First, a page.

In between taking pictures of cosplayers and what have you, I managed to wander around to the game room and artists’ alley/dealers’ room. The game room was very similar to what I experienced last year at the convention, with almost the exact same floor plans. Some of the games were different, obviously, with two projectors taking up the walls for Smash Bros. gameplay, and a huge Just Dance display in the back. The pachinko machines were mostly the same, but a few new ones were in play; plus I don’t remember seeing the Ranma ½ machine anywhere. I also spent little in the artists’ alley/dealers’ room, and now that I mention it, I’ve started to develop this paradox of not wanting to spend anything despite having saved up money to spend at the con. Maybe I’m subconsciously too worried about needing money for some kind of auto-related inconvenience on the way home. But what I did find interesting was this vendor that sells rings that resemble dice…in that they’re wheels on the ring, and when you spin them (think the Showcase Showdown wheel from The Price is Right), it lands on a number. Spinning their own oversized prop D20 wheel netted you a prize, such as discounts on merch, should you land on a 20. I landed on 19. Still, it was a fun little item, and I ended up buying the d20 ring anyhow.
I had intended on attending a panel on Asian Brush Writing, but at the time I was summoned to help record interviews with some of the guests of the con. The staff was very friendly and accommodating to the press people, however the room they had us doing the interviews in was comically small—barely enough room for the three of us and our equipment. The interviews went well, though, and can be found on our YouTube channel.
Most of the afternoon after that was spent exploring the convention, taking pictures, and occasionally popping into the game room again. Later in the evening, though, I happened across a Pokémon panel, the 2nd Annual Katsucon Pokémon Game Show. The panel tested trivia of the Pokémon franchise, mostly the games, though, in several rounds for Pokémon related prizes. Each person who came into the room was given a ticket, and when your number was called, you got to play. The gameplay was an amalgamation of several game shows, a couple I recognize from game shows on Nickelodeon back in the early 90s.
The last panel I sat in on that night—and for the con itself, in retrospect—was for Abridged Series: Satire of Fandoms and Why We Love It. Another favorite thing of mine, the panel went into the satire behind the various Abridged Series floating around on the internet (mostly Team Four Star’s works, and some Sailor Moon and Yu-Gi-Oh!), as well as the use of techniques such as exaggeration and hyperbole to point out the flaws in a particular series, while demonstrating that they’re still fans of the source material. That’s something that a lot of people forget when they watch these things—the people creating it love it, but still acknowledge its faults.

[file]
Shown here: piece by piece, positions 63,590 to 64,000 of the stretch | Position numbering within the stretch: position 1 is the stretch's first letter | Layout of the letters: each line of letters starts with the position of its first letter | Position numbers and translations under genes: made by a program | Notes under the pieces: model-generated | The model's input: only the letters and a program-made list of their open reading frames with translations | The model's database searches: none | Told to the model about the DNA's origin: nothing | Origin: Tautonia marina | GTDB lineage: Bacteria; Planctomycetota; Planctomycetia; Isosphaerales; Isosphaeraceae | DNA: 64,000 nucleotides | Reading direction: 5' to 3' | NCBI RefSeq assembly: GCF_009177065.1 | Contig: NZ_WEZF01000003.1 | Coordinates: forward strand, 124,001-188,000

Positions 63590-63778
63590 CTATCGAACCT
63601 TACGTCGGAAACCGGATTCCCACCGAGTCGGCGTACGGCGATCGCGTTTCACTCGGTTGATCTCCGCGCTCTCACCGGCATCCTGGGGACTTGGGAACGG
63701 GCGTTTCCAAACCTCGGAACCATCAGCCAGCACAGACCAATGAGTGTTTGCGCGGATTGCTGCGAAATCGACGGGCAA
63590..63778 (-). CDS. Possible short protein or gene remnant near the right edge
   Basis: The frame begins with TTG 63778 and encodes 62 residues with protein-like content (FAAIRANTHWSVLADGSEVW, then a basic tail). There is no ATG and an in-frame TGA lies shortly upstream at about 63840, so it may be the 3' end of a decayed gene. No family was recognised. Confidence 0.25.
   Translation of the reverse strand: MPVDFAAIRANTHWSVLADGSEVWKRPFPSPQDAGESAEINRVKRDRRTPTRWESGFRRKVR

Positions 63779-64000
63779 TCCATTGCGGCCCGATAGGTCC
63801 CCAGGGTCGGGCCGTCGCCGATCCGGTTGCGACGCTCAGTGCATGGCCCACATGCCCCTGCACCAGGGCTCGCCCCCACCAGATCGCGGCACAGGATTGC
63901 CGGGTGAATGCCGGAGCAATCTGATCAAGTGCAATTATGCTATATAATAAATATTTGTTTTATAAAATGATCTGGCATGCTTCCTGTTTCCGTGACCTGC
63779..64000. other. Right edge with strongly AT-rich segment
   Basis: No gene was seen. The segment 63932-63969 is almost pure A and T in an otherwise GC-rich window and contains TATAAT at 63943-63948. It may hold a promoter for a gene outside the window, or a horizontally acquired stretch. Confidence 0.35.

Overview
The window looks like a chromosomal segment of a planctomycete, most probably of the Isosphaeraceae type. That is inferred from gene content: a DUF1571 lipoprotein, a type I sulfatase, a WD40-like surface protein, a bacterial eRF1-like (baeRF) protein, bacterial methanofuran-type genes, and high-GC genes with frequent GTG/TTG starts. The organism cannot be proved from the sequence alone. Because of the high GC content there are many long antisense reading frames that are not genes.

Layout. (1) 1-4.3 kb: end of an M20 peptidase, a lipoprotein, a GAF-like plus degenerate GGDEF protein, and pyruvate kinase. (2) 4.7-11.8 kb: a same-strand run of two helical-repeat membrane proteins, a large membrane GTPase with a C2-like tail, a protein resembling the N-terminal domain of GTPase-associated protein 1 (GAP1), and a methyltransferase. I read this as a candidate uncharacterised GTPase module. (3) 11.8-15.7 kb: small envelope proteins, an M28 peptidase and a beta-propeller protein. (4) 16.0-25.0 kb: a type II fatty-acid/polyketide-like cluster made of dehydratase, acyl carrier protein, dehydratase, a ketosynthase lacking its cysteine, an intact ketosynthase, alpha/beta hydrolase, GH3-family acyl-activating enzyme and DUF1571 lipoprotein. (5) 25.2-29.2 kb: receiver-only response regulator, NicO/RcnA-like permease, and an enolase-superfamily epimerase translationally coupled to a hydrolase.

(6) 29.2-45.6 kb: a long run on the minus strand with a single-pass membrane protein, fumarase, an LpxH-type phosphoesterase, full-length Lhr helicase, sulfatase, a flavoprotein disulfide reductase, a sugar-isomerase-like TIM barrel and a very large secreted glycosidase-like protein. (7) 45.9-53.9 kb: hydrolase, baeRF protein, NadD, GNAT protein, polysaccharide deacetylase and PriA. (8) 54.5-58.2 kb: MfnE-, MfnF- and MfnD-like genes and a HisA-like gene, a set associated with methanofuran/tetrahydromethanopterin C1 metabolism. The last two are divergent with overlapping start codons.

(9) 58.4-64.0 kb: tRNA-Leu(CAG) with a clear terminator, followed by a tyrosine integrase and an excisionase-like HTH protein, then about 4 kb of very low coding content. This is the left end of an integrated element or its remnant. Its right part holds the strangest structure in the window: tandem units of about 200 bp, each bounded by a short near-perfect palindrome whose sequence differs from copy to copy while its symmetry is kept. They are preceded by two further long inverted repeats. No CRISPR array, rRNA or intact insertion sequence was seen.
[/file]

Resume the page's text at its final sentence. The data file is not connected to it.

The rest of the night was spent up in the room, drinking. We had by the end of the weekend exhausted our alcohol reserves, and as the liquor flowed, we began to get more and more philosophical with one another. Actually, it sounds a lot like we were talking constantly but having nothing to say, which is typically a major deal-breaker and serious pet peeve of mine. But I was in good company and I needed the weekend to relax and unwind. So it was plenty of fun.
We packed up and loaded up throughout Sunday, with DJ and me eschewing panels to get cosplay interviews. We got plenty of good ones, though they all happened in the shadow of Katsucon’s favorite false idol, the gazebo. I personally never saw the appeal of the damn thing, especially when the fountains on the lower floor (Otakon has taught me that fountains are major photoshoot real estate) are just as nice, if not better. Especially since the light displays in the bottom of the fountain make the water turn all sorts of neat colors. Clearly the gazebo’s reputation has preceded it by a considerable margin.
We said our farewells to National Harbor around mid-afternoon, and took to bombing up 95 so I could drop DJ off at his train up near Trenton. Along the way we stopped at the Maryland House to get lunch, which we noted was the same thing we did last year…and I’m fairly certain we ate at the same vendor as well. I managed to make it up to Trenton in very good time, and the two of us parted ways until the next convention.
I’m starting to like Katsucon more and more, despite my massive falling out with it years ago. I very much enjoy that DC/Baltimore area, despite its issues, and can very much foresee myself going back to it year after year. Hell, if it keeps growing at the rate it is, it may very well have to find a bigger venue…and with Otakon slated to move to DC in the next few years, I wouldn’t be surprised it Katsucon and Otakon end up switching places. Which…
…wait, I just started imagining Trading Places acted out by anthropomorphic anime conventions. I need help…